a. Multimodel ensemble scheme

As noted above, previous work (e.g., Koster et al. 2009; Wang et al. 2009) indicates the intermodel variations are considerably reduced when the simulated soil moisture values are appropriately normalized. Our approach to doing so consisted of three steps. First, simulated (total column) soil moisture was converted to percentiles using the time series values of total column soil moisture for each model for each month in the period 1950–2006. Second, the median values of the monthly percentiles derived from the four models were computed at each grid cell to form a unified percentile time series for that grid cell. We found that one of the models (CLM 3.5) had some anomalous drift in very dry areas (caused by the model’s very small interannual range in total column soil moisture in very dry areas). For this reason, we used the multimodel median, rather than the mean, notwithstanding that an exploratory analysis showed that this choice makes little difference to the character of the inferred multimodel drought. Finally, at each grid cell and for each month, the median (over models) percentile time series was again converted to a new percentile according to the empirical probability distribution of the median percentiles. This third step had only a minor effect on midrange soil moisture values; however, it corrects the tails of the averaged percentile distribution, which otherwise would deemphasize extremes. Stated otherwise, this step assures that the multimodel variable has a uniform distribution—without this step, extreme low or high values do not occur as often as in the percentile series from the individual models. Finally, the ensemble soil moisture percentiles were used to identify droughts as follows. A drought was defined as any percentile below 20%, as in previous drought identification work (Andreadis et al. 2005; Sheffield et al. 2009; Wang et al. 2009). It is also a threshold used in the U.S. Drought Monitor (see http://drought.unl.edu/dm/archive/99/classify.htm). We note that notwithstanding this step, the multimodel ensemble is expected to be smoother in both space and time than the space–time variations of the individual models. We view this as a desirable outcome of the multimodel ensemble processing.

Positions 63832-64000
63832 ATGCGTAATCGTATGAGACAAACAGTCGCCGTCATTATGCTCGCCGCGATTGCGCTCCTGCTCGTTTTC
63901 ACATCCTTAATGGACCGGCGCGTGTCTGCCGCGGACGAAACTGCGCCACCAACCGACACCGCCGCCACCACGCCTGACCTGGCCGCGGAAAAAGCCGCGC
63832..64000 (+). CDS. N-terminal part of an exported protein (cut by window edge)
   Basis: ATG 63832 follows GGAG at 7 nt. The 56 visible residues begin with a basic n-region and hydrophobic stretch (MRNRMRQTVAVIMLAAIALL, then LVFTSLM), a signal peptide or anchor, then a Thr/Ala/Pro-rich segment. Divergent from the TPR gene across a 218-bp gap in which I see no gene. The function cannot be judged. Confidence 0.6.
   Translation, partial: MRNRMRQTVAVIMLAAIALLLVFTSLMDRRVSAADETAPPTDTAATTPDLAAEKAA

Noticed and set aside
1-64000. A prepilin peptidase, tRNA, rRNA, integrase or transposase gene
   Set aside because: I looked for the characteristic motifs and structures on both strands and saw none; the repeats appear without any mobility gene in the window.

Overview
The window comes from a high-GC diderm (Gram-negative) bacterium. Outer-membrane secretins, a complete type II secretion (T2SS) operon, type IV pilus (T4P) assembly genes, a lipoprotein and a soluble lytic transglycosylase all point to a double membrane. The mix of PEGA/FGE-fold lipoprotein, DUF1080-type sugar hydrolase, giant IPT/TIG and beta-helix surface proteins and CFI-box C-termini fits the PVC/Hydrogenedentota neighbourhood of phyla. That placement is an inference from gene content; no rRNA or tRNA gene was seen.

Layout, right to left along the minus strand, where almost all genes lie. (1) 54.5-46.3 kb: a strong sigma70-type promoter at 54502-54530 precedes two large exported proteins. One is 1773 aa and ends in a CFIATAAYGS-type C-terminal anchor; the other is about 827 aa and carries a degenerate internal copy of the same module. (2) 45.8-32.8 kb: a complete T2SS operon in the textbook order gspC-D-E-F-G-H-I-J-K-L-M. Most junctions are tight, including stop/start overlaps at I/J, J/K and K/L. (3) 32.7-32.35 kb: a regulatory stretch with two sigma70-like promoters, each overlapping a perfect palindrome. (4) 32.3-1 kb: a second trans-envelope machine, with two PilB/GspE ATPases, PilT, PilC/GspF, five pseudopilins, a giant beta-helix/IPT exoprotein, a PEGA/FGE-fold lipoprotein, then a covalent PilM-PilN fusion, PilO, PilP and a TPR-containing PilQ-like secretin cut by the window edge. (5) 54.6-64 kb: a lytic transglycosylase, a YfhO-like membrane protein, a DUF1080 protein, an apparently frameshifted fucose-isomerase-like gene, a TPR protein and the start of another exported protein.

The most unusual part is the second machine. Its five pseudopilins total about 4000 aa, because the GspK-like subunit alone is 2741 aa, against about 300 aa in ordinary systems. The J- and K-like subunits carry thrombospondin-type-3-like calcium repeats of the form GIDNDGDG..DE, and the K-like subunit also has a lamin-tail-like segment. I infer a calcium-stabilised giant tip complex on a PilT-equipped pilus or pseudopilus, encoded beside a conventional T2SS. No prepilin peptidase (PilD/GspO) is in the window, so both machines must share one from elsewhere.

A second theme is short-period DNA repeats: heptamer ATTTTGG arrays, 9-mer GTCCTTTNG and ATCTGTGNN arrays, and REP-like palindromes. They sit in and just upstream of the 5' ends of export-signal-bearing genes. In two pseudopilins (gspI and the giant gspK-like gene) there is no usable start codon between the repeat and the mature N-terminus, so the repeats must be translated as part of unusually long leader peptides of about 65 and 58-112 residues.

b. Clustering algorithm and severity–area–duration analysis for drought identification

The clustering algorithm developed by Andreadis et al. (2005) was used to identify drought spatial and temporal variations. The algorithm combines both spatially and temporally contiguous regions with soil moisture percentiles below the specified (20th percentile) value. For a specified minimum area, droughts are allowed to break up to form subdroughts or merge to form new larger droughts with time. The minimum area threshold was taken as 25 000 km2 in previous work over the continental U.S. domain (Andreadis et al. 2005; Wang et al. 2009) and 500 000 km2 for a study of global land areas by Sheffield et al. (2009). Sheffield et al. (2009) found that drought clusters with smaller (e.g., 25 000 km2) thresholds could shrink to a few grid cells and persist many years through tenuous spatial connectivity. To avoid this situation, we set a minimum threshold of 150 000 km2. In section 4d, we examine the sensitivity of the results to this threshold.